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7.45 pm

Mr. Edward Davey: Members have already mentioned that many people from across the parties have been involved in this long campaign, not least the hon. Member for Loughborough (Mr. Reed). Despite his comments about the Liberal Democrats, I congratulate him. I also congratulate Liberal Democrat peers, most notably my noble Friend Lord Phillips of Sudbury, who moved the amendment in the other place. He got the Government worried that the House of Lords was going to push this amendment. Although we had the amendment from the hon. Member for South Ribble (Mr. Borrow), we could not persuade the Government. However, there was the will to push the issue in the other place, and the Government had to face up to that. My noble Friend deserves great credit for getting that coalition together and, given that votes do not always go the Executive's way, ensuring that pressure was put on the Government.

We should also pay tribute to Ministers. They have had to argue long and hard for this measure. Whether it was the Minister or his predecessor who pushed it—I am sure that it was the hon. Member for Corby (Phil Hope) who really pushed it—they have done their job, and that is welcome. The Treasury is a difficult animal to move. I am surprised that the Chancellor of the Exchequer has not issued a press release. He is not modest about coming forward to take credit for such measures. In the press release for the Finance Bill 2002, when the initial steps were taken, he suggested that that was all that was needed: it was such a generous relief that everyone would flock to this new creation and shift over, so the

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problem was solved. The Liberal Democrats and, I am sure, the Conservatives and probably some Labour Back Benchers said that we did not think that that was right. The situation created by the Chancellor was not powerful enough to persuade people to shift. They had the difficult choice between the bureaucracy of the charity route, which many people did not want, as was shown by the figures, or the community amateur sports club route, which was a nice new creation, but did not provide sufficient incentive for people to move. With this amendment, we have the critical mass of a meaningful incentive. If there is encouragement from the Government and organisations such as Sport England, there will be a major shift.

I hope that the Minister will reassure the House that he will talk to his colleagues in the Department for Culture, Media and Sport to ensure that they play a positive part, with the Office of the Deputy Prime Minister, in ensuring that this measure becomes well known and that there is a quick shift.

This is a significant measure. The amounts of money involved for the Exchequer are small, but the difference that it will make to small sports clubs is huge. It is disproportionate to the cost to the central purse. That has been one of the strong arguments used by campaigners. I am sure that, when Members go round their constituencies, they see the typed up accounts of the local cricket, rugby or football club. Those accounts are often done by an elderly member on a typewriter not a word processor, and show the rates as a significant amount on the expenditure side. With that cost gone, those clubs will use the money entrepreneurially and encourage youngsters and new activities. They could use it to lower the fees that they have to charge, and thus ensure greater access to the sporting facility. It is a good measure for social inclusion.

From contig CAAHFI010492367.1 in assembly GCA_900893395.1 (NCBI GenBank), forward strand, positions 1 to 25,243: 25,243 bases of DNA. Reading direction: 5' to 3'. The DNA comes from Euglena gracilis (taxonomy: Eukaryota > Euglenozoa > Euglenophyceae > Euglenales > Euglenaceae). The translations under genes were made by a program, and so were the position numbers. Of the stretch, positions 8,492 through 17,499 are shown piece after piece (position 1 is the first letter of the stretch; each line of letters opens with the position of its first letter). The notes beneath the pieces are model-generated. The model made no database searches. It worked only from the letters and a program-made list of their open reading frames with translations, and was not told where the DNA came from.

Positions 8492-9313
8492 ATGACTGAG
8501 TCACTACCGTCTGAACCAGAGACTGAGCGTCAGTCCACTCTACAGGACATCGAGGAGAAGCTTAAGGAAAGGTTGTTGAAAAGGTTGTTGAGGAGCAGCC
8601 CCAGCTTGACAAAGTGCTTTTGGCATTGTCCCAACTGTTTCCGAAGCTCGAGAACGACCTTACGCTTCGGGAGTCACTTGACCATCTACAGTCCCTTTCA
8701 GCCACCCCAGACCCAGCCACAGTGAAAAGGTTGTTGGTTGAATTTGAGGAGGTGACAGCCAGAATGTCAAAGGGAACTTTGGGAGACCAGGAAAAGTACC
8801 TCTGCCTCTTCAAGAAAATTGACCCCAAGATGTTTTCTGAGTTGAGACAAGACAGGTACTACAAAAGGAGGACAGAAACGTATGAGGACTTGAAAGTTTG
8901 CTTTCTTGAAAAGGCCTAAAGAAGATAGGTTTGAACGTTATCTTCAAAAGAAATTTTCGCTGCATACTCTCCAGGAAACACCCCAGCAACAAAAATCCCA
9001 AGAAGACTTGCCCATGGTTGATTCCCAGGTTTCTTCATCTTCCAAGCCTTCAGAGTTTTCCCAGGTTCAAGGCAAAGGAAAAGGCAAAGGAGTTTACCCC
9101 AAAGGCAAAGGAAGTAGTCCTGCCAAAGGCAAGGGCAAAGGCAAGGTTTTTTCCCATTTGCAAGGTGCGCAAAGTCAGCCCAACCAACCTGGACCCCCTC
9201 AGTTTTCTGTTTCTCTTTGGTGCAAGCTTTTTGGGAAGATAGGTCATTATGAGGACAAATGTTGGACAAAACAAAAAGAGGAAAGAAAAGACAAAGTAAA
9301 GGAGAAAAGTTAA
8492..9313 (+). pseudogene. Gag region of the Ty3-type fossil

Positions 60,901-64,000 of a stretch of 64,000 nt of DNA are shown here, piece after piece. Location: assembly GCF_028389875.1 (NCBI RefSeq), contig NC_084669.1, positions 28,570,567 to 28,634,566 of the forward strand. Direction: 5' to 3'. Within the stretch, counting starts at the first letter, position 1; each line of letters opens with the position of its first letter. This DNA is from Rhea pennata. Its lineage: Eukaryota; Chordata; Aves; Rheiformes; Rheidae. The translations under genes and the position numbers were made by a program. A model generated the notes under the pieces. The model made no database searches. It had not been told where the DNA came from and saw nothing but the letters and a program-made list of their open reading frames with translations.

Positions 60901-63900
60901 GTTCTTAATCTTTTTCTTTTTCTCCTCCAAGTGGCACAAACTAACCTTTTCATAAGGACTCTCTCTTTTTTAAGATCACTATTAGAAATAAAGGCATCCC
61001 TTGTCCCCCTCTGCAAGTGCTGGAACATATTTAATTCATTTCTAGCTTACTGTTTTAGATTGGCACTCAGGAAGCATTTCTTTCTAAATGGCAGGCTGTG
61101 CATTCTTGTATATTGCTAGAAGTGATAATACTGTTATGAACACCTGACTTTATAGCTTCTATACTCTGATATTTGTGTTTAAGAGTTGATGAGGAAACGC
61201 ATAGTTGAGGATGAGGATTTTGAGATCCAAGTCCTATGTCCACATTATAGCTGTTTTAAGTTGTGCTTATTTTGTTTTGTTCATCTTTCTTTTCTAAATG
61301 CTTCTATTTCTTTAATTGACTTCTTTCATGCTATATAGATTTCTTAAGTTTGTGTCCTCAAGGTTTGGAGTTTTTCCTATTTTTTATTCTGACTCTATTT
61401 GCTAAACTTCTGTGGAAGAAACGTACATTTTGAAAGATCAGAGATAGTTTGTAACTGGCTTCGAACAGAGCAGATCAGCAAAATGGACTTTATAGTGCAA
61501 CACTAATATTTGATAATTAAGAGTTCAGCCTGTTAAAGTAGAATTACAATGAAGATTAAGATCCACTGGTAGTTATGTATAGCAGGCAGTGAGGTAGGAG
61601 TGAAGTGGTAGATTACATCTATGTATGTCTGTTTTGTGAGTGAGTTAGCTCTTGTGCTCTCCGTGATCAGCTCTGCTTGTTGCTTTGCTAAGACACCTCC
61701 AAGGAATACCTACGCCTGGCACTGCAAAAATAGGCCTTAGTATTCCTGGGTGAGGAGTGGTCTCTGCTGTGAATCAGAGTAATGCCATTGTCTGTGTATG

This important measure will have a benefit way above the actual cost. I hope that the Minister will answer the questions posed by the hon. Members for Runnymede and Weybridge (Mr. Hammond) and for Loughborough about where the money is to come from, because it is important for the House to dwell on that. We should also dwell on the benefits, which will be huge.

Mr. David Borrow (South Ribble): It is not often that we move an amendment in Committee, back down to the Government on it and accept that no action could be taken, but find several months later that the Government have moved on the issue. The fact that the Government have changed their view on a measure that involves the Treasury in a major way is a sign that Parliament is working. When the amendment was debated in Committee months ago, if Government Back Benchers had accepted that that was the will of the Government and that it could not change, nothing would have happened. We constantly lobby behind the scenes in the hope that eventually the will of Parliament will prevail on the Treasury and other Departments. That is what seems to have happened in this case. It did not happen overnight, and the amendment that I tabled in Committee did not emerge from thin air; the idea had been discussed for years before I had the privilege. A number of people in Parliament and outside worked for a long time to achieve that.

Mr. Hammond: I am sure the hon. Gentleman is right, but does he agree that the bit of Parliament that has been

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shown to be working in this instance is the cross-party consensus in the House of Lords—the one thing in this place that is guaranteed to put Governments in fear?

Mr. Borrow: I am certain that if the Treasury had not wanted to make the money available, it would have continued to block it, and would have prevailed over the House of Lords in the end. The hon. Gentleman is right about the cross-party consensus in this case. The result that we have secured is, I think, due to the fact that there has been no battle on a purely party issue: members of all parties, and those who belong to no party, have worked and lobbied together for many months and years.